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Edging a Lawn for Clean Cut

Gardening, Landscaping, Outdoor Living, Outdoors June 4, 2013 Sonia


By Matt Weber

 

When it’s time to give your lawn its first summer haircut, be sure to keep the edges neat. Grass and weeds that grow next to driveways and sidewalks slowly begin to creep over the edges and encroach on the paved surface. A powered edger neatly cuts this organic material to leave a well-defined edge for a clean-cut lawn.

A powered lawn edger provides a dramatic step up in cutting power from a string trimmer, utilizing a rigid steel blade to cut through tough grass roots, thatch and soil. Although some string trimmers come with an “edging guide” for edging applications, the string is not as aggressive as an edging blade and must be used frequently to keep the cutting chore to a manageable level. String trimmers also are not designed as ergonomically for comfortable edging since edging is a secondary application, plus the string-line of a trimmer wears away quickly when contacting concrete. On the other hand, the vertical metal blade of an edger can cut several inches below the surface of the ground to rip through the roots of vegetation and trench a distinct separation between the lawn and hardscape features.

Edgers come in a variety of configurations; some with a single guide wheel, others with multiple wheels. The wheel rides along the edge of a sidewalk, patio, border or driveway as the offset blade cuts along the concrete or masonry. Some units start with a pull-cord, while others utilize a push-button electric start that eliminates the cord. Also, edgers are available with either electric or gas-powered motors.

For single-wheeled edgers, keep the top of the blade tilted away from the hardscape when cutting.

For single-wheeled edgers, keep the top of the blade tilted away from the hardscape when cutting.

The edger’s rigid, steel blade cuts through thatch, root and soil. Our demo model is the ergonomic and reliable Husqvarna 327ES Edger. The 7” blade provides a 2.68” depth of cut for slicing through root systems.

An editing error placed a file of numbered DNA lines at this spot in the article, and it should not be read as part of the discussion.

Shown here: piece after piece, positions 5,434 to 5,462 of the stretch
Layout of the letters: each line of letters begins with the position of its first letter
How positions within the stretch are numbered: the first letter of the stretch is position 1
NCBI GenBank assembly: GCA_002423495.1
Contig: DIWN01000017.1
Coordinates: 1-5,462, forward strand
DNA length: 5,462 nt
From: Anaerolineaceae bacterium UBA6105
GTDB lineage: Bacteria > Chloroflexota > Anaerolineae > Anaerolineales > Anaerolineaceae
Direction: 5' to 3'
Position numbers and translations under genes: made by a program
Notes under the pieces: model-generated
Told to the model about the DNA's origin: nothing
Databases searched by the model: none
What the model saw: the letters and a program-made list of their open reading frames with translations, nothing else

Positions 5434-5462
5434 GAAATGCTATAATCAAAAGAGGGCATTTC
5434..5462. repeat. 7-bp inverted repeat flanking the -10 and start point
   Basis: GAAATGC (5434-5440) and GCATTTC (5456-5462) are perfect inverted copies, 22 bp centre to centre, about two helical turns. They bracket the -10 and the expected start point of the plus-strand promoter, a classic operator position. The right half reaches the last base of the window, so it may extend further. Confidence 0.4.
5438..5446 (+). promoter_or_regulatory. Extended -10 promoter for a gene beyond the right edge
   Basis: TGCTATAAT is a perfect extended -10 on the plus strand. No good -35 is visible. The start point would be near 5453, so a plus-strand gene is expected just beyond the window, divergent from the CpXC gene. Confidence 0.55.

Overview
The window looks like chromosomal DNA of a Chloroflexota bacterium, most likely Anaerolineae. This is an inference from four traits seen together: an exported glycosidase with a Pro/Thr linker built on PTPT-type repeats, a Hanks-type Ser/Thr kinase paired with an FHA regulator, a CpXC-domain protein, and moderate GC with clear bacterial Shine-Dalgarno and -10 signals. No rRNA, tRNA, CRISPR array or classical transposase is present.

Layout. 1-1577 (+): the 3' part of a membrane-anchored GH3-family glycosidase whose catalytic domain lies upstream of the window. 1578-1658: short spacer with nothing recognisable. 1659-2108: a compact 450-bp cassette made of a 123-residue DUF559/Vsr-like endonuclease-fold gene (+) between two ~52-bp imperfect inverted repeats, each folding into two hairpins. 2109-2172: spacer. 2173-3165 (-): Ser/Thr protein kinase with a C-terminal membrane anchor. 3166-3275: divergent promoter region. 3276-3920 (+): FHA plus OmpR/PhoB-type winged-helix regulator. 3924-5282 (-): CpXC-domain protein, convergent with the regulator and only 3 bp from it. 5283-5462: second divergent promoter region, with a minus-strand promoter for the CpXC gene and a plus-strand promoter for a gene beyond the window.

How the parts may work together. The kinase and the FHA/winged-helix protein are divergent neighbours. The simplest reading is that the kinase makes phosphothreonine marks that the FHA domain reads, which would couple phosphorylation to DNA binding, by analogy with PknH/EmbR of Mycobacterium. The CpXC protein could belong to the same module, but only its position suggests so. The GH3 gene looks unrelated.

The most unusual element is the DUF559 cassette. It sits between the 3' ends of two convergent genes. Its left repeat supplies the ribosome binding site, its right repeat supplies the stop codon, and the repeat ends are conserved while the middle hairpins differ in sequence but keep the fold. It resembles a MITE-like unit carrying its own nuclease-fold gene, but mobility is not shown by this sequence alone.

The edger’s rigid, steel blade cuts through thatch, root and soil. Our demo model is the ergonomic and reliable Husqvarna 327ES Edger. The 7” blade provides a 2.68” depth of cut for slicing through root systems.

The purpose-built design and ergonomic advantage of a dedicated edger make it a must-have tool for landscape professionals. Homeowners who are serious about lawn care will also appreciate the cutting advantage of a powered edger and the “manicured” look it achieves. The unit shown in this article is the Husqvarna 326ES, a reliable unit for both the pro and discerning DIY’er. Equipped with the company’s E-TECH II engine for power and fuel economy, the 326ES is lightweight, easy to use and quick to start. The front handle can quickly be adjusted using the thumb screw to suit the user’s height and posture.

When selecting an edger, try carrying it in various working positions to make sure you choose a unit that feels comfortable to operate. If possible, test the model’s start-up performance and cutting action at the dealership.

When using an edger, bring the blade to full speed before engaging the turf. You’ll get the best results by setting the blade’s cutting depth for a shallow pass when making your initial cut. Make progressively deeper cuts with successive passes until you’re satisfied with the grooming.

Be prepared to clean up the lawn debris. You may be surprised how much organic debris an unkempt lawn can accumulate when edging.

Be prepared to clean up the lawn debris. You may be surprised how much organic debris an unkempt lawn can accumulate when edging.

The overgrowth at the edge of this driveway was too thick for a string trimmer. Only an edger would do the job.

The overgrowth at the edge of this driveway was too thick for a string trimmer. Only an edger would do the job.

Tip: When operating a single-wheel edger, slightly tilt the cutting head so the top of the blade leans away from the hardscape. Doing so prevents damage to the upper, most visible edge of the concrete while the bottom of the blade guides the cutting action through the thatch and roots.